I was visiting Tom Hiney last weekend, who became a curate at Dewsbury Minster after leaving Cranmer Hall in Durham. We were going for a walk along the canal when Tom said, pointing into the distance, “Look, Mirfield is over there!” and a moment later, “We could walk to it.”
The significance of Mirfield is that my uncle was one of the Anglican monks there for many years, lecturing at the theological college. I’d never been: I knew him after he’d retired to the London house of the Community of the Resurrection. While in London I’d visited him about once a term, and we shared our passion for Gloucestershire county cricket… but as an atheist in those days, I was less keen to know about his monastic life.
Tom and I therefore made our way along the canal – aided by a local dog walker who gave us directions to the college. We entered the chapel – much changed since my uncle’s day, not least because it had recently been renovated, rather impressively (see photo).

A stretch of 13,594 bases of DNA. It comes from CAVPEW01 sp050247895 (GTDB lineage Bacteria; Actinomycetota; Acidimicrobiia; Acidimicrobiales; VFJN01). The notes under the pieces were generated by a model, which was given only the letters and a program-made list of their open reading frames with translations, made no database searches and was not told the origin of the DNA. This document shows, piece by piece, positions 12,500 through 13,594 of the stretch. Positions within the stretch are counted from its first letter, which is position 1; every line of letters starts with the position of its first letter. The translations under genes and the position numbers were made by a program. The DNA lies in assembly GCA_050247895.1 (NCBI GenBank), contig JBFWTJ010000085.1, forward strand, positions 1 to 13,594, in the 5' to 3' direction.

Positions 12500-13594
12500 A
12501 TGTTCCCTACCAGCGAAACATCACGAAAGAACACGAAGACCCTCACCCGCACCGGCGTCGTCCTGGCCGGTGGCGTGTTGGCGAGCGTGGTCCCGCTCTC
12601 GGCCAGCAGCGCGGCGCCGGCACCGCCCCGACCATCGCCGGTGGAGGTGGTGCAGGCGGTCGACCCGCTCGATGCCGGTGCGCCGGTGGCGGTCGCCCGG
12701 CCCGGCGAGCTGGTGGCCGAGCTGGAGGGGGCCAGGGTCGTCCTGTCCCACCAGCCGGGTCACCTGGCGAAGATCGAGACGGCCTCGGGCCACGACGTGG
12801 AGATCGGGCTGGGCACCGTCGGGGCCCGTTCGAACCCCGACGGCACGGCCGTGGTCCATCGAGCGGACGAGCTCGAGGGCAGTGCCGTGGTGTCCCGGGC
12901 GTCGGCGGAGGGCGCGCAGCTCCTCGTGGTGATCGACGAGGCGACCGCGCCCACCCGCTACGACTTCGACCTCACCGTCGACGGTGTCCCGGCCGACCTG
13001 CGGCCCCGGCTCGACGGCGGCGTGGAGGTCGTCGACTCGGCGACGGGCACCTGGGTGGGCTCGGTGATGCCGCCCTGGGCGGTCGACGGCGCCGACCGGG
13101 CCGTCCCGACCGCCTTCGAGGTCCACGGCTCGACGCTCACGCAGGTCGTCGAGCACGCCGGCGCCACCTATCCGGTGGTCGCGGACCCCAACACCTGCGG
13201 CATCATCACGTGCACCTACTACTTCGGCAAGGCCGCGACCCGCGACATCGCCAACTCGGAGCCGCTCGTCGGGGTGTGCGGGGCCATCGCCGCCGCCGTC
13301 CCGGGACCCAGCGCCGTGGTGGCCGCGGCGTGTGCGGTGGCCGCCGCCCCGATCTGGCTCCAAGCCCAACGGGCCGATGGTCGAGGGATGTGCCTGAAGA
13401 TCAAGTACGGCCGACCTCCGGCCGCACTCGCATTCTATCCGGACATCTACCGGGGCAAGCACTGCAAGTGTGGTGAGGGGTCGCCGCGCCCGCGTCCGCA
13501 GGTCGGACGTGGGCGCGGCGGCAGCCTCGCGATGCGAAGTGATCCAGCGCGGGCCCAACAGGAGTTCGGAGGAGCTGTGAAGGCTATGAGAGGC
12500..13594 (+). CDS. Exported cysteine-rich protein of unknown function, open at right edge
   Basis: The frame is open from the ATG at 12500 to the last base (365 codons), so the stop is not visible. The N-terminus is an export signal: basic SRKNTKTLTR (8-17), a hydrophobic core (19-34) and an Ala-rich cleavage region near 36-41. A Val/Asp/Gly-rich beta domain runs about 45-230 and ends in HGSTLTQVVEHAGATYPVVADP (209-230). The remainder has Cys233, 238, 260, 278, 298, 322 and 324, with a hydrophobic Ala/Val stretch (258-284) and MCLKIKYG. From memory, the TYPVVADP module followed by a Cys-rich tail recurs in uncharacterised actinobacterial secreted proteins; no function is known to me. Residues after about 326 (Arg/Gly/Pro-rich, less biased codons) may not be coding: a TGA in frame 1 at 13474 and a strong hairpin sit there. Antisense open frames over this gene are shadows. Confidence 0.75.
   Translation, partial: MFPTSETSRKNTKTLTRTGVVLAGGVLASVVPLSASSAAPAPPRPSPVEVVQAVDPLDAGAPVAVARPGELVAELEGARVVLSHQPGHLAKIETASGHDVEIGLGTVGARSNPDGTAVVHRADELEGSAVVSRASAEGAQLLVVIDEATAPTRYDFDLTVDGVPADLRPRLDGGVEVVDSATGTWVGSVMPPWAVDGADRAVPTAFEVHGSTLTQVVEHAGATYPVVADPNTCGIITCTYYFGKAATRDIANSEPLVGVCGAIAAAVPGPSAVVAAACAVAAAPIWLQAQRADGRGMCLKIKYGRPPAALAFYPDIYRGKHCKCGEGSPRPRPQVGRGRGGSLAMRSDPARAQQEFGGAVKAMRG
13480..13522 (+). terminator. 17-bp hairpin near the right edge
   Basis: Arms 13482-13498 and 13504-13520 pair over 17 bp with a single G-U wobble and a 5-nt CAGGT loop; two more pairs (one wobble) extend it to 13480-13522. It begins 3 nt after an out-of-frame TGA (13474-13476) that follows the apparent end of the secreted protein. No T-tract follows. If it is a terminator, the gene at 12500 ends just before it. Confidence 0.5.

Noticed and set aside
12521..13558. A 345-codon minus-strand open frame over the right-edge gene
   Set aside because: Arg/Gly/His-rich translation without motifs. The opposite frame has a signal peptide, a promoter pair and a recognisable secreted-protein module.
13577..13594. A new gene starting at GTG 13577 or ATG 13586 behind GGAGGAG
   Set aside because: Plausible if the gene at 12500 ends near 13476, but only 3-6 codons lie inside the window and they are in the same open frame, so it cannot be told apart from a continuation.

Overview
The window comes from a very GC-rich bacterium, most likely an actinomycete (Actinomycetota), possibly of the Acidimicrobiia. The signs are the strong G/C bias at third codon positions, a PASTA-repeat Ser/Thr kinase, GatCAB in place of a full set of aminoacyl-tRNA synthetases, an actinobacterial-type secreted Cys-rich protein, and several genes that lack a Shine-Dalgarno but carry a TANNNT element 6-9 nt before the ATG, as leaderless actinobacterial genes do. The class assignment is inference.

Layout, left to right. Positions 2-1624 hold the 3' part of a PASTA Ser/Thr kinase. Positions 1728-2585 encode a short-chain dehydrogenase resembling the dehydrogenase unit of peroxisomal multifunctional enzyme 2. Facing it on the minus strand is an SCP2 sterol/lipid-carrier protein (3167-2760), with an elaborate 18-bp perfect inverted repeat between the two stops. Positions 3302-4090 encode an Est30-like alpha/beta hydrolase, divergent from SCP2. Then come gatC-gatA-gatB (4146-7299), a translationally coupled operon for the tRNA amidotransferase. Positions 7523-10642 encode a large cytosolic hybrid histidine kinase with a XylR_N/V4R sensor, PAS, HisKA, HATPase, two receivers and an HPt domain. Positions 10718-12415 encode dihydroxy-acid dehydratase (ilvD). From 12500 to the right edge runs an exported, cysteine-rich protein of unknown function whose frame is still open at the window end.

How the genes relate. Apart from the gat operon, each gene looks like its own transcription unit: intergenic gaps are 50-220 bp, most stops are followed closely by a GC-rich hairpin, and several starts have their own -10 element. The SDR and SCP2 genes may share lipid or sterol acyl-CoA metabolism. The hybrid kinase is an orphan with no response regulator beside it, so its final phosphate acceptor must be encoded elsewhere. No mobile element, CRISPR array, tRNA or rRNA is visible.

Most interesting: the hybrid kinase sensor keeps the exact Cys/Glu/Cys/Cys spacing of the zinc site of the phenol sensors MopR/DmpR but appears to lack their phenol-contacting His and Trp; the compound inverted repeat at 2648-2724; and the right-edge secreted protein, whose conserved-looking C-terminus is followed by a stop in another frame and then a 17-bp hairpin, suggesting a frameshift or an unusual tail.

Later, as we wandered around outside, Tom remembered the monks’ graveyard. It’s a place marked by a uniform simplicity that reflects something of the monastic ideals. Before long he discovered my uncle’s grave, which recorded – along with the usual dates – the date of his being professed as a monk, and the name he took (so that my Uncle Christopher was generally known as Father Mark).
Tom’s clearly enjoying life in Dewsbury, although finding curacy a very all-consuming role. One reason he was drawn to the place is the sense that – despite being one of the less well-known Yorkshire towns – there is an apocalyptic air. It’s certainly a town that gets caught up in national and international events: it was the home of one of the 7/7 bombers, and the Minster’s chapel last week had become a shrine to a local lad who had been killed in Afghanistan, just days before his 21st birthday.
Tom has recently started a weekly radio show on Branch FM, a local Christian broadcaster, called “Global Gospel”. In it he draws attention to the persecution faced by many Christians in different parts of the world – and emphasises their inspiring witness, which puts to shame many of us in the comfortable west. Tom’s own passion comes through, along with his conviction of the urgency of the present hour. The show is combined with worship music from different parts of the world. It’s available as a podcast here.